Ask Leo (2014)

 

ASK LEO

Ask Leo was performed as the keynote lecture of the Gretchel Hupfel Symposium of the Delaware Center for Contemporary Arts †in Wilmington, billed originally as “The Iconoclasts Arguments: A Byzantine Discussion”, on May 10th, 2014, including John Muse, Joseph Gonzalez, Maiza Hixson and Pablo Helguera in disguise as an audience member.

photo-3

 

Characters

John Muse, as himself

Joseph Gonzalez, as himself

Maiza Hixson, as† herself

Audience Member 1†† [Pablo Helguera, in disguise]

Audience Member 2

 

 

Maiza Hixson

 

Welcome to DCCA and to the 2014 Gretchen Hupfel Symposium titled ART: A Creative Debate. My name is Maiza Hixson and I am delighted to bring a group of exceptional scholars to discuss some of the most pressing issues in contemporary art today.† The subject that we decided to approach this year has to do with what we believe has become a central point of contention around new kinds of art making that cannot be supported by the existing infrastructures of the art world. Art that cannot be commodified, sold, collected or owned in any way is nothing new. But these days, the art world faces a particular period of clash of practices. As we know, the production of art is excessive and appears to be in overdrive with the creation of millions of new art works a year and a multi-billion dollar industry of objects that museums and collectors all over the world fight to obtain. After several decades of this growth, and despite the large crowds at art fairs, biennials and museums, there is a belief amongst many that the art world is increasingly out of touch with the outside world. As part of this sentiment, a growing group of artists over the years have taken strong positions against the massive global process of commodification of art and the current economy of art as it is ó a reaction that has included the emergence of socially engaged art and other types of political art practices.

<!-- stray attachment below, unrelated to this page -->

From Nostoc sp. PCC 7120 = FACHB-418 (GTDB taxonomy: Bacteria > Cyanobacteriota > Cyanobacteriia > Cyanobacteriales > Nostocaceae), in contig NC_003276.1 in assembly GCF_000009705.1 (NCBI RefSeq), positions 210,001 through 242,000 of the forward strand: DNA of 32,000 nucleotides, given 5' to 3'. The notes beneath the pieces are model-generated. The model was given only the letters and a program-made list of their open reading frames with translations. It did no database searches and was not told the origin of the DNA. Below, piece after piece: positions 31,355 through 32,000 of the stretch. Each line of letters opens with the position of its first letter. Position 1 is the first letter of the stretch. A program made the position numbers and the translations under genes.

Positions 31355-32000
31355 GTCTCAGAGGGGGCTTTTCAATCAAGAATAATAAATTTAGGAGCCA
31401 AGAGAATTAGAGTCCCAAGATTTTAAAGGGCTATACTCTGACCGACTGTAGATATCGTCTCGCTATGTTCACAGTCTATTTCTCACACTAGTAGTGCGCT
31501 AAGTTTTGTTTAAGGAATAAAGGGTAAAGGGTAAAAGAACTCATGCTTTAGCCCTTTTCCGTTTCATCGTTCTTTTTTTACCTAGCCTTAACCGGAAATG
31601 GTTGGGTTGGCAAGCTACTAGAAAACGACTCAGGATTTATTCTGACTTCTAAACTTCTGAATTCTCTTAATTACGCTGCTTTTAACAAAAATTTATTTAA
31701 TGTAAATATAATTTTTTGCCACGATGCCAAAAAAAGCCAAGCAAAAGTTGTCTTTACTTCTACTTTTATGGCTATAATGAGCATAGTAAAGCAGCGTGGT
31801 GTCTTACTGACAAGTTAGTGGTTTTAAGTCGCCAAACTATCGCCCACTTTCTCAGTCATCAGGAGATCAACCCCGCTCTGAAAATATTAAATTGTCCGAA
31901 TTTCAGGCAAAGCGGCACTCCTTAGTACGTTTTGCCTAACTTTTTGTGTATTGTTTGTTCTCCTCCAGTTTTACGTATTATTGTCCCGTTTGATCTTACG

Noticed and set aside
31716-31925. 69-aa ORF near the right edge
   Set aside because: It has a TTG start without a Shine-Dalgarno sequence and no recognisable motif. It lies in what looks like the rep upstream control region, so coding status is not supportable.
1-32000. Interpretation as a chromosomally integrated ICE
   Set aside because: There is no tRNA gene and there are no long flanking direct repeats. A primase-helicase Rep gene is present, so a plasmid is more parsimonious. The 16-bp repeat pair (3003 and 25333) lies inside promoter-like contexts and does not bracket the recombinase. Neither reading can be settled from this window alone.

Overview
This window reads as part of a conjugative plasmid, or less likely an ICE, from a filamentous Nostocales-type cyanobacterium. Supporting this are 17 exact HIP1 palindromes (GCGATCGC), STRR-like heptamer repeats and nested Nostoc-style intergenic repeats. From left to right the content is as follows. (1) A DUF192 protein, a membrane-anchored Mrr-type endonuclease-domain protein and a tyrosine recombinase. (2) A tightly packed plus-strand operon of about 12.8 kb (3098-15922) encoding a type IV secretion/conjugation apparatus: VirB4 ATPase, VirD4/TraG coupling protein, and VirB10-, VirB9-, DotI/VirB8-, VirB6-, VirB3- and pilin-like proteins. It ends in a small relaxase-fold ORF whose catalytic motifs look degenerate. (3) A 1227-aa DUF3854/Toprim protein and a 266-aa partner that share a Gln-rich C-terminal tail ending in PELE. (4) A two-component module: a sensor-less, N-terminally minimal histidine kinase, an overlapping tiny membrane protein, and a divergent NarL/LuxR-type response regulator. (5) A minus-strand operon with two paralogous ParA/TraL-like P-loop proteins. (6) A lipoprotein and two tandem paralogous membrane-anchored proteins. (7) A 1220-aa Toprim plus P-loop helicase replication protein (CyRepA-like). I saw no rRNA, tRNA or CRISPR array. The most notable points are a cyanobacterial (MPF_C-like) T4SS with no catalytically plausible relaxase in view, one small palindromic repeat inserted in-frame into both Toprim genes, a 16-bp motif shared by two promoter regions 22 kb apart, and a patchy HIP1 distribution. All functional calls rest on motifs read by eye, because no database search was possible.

The question we want to ask tonight is: are we in the presence of a new revolution in art?

And, is there a fundamental change taking place in how we look at the work of art today, or how we give it meaning in our society today? We have kindly asked John Muse and Joseph Gonzalez to join us in this discussion which we have asked them to sustain as a debate around this question. [Maiza reads brief bios]

Thank you and please join me in welcoming them.

 

Muse

Thank you Maiza. I am very pleased to be here with you tonight. The question for the debate tonight, as Maiza mentioned is: are we amidst a new revolution in art making?† And, is there a fundamental change taking place or not?

 

My position here is that we are indeed living a revolutionary moment that will change the way, not only the way we exhibit art, but the way we think about art, period.† We all are familiar with the arch of modernism, whose end we have simply try to extend in a long and prolonged death for many decades. Probably there will be many decades more where artists will continue making art that refers to that history, in the same way that there are many artists who continue making academic painting today. But the fact is that we are seeing another mode of art making, one that doesnít depend on museums, or in the gallery scene. Young artist make blogs, ephemeral videos and objects that transform over time, that are not permanent, material or stable. Others have merged their life and their work so intricately that they donít bother making a distinction between what they consider living and art making. Socially engaged art† has grown exponentially over the last five years and we have seen with it, a remarkable community of artists that are taking a political stance that directly challenges the status quo. So, in many ways, yes, I do think that this is a unique phenomenon that had not been seen before, and what is bringing to us is both unexpected and exciting.